In many eukaryotes, disruption of the spindle checkpoint protein Mad2 results in an increase in meiosis I nondisjunction, suggesting that Mad2 has a conserved role in ensuring faithful chromosome segregation in meiosis. To characterize the meiotic function of Mad2, we analyzed individual budding yeast cells undergoing meiosis. We find that Mad2 sets the duration of meiosis I by regulating the activity of APC(Cdc20). In the absence of Mad2, most cells undergo both meiotic divisions, but securin, a substrate of the APC/C, is degraded prematurely, and prometaphase I/metaphase I is accelerated. Some mad2? cells have a misregulation of meiotic cell cycle events and undergo a single aberrant division in which sister chromatids separate. In these cells, both APC(Cdc20) and APC(Ama1) are prematurely active, and meiosis I and meiosis II events occur in a single meiotic division. We show that Mad2 indirectly regulates APC(Ama1) activity by decreasing APC(Cdc20) activity. We propose that Mad2 is an important meiotic cell cycle regulator that ensures the timely degradation of APC/C substrates and the proper orchestration of the meiotic divisions.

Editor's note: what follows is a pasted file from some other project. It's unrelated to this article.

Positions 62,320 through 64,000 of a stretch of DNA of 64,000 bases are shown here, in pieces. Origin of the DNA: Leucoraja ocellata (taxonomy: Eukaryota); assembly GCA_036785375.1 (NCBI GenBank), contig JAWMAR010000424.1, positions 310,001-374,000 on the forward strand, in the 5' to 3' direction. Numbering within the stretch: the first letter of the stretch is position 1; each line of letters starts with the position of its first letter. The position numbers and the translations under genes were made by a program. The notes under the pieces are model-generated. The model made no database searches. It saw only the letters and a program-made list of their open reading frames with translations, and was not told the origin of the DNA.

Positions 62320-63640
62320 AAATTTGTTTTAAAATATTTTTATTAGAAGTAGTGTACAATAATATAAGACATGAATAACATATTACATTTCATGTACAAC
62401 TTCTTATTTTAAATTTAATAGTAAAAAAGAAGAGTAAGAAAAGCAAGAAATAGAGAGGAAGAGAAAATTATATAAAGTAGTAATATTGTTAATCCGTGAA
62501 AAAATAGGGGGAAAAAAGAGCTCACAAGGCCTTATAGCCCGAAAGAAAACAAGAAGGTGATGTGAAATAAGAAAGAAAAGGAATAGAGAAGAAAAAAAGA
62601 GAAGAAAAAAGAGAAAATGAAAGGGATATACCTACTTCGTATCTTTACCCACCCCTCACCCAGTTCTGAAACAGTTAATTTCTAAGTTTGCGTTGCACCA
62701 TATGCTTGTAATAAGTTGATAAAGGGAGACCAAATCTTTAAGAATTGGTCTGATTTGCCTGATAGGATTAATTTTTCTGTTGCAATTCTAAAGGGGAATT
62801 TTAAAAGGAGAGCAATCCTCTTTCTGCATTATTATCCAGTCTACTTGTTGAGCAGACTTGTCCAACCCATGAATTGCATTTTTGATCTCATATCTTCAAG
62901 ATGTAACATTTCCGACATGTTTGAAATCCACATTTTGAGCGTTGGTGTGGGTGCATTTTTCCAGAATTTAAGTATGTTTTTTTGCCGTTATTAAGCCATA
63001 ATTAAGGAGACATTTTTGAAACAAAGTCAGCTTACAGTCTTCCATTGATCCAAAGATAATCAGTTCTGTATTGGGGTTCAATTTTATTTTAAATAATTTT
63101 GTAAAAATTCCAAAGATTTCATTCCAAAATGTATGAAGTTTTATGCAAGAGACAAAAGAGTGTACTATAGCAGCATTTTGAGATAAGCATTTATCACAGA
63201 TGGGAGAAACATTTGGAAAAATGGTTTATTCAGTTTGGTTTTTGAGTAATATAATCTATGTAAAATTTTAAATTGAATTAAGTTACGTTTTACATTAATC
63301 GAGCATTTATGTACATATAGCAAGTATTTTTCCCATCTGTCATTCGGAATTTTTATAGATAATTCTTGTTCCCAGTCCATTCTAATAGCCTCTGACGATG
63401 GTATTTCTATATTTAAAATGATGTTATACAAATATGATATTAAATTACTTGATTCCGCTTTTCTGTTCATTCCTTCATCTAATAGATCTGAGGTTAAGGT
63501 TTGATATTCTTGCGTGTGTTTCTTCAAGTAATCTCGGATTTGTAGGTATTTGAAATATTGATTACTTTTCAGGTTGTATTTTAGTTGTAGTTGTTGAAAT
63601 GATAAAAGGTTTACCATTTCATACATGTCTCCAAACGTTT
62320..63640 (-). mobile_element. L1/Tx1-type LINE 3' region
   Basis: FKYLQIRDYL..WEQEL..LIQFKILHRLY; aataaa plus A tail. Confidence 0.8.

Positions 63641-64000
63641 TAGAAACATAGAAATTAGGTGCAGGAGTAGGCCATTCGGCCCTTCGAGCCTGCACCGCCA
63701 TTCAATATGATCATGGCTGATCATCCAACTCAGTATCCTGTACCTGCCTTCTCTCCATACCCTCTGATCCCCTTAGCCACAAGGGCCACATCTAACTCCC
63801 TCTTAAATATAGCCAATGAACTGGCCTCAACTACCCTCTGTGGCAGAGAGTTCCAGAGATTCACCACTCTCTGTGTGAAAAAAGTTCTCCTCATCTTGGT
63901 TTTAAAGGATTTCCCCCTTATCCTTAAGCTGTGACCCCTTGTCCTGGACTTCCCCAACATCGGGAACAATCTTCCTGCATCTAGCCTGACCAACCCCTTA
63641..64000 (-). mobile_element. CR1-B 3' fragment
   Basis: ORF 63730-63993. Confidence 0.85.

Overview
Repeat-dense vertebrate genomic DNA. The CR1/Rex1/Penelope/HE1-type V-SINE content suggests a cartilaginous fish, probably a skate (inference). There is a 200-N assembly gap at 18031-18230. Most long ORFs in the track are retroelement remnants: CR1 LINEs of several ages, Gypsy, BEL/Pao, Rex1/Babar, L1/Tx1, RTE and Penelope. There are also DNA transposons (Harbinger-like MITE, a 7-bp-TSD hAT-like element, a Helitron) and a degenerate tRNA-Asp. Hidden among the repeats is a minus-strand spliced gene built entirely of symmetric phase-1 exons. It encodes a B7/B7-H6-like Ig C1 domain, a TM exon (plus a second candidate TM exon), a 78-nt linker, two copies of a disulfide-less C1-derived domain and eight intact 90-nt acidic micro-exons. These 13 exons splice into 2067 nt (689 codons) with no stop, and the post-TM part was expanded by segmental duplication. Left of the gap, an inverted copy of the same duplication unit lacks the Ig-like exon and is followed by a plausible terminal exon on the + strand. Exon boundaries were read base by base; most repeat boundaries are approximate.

|Evidence ID||Analyze ID||Interactor||Interactor Systematic Name||Interactor||Interactor Systematic Name||Type||Assay||Annotation||Action||Modification||Phenotype||Source||Reference||Note|
|Evidence ID||Analyze ID||Gene||Gene Systematic Name||Gene Ontology Term||Gene Ontology Term ID||Qualifier||Aspect||Method||Evidence||Source||Assigned On||Annotation Extension||Reference|
|Evidence ID||Analyze ID||Gene||Gene Systematic Name||Phenotype||Experiment Type||Experiment Type Category||Mutant Information||Strain Background||Chemical||Details||Reference|
|Evidence ID||Analyze ID||Regulator||Regulator Systematic Name||Target||Target Systematic Name||Experiment||Assay||Construct||Conditions||Strain Background||Reference|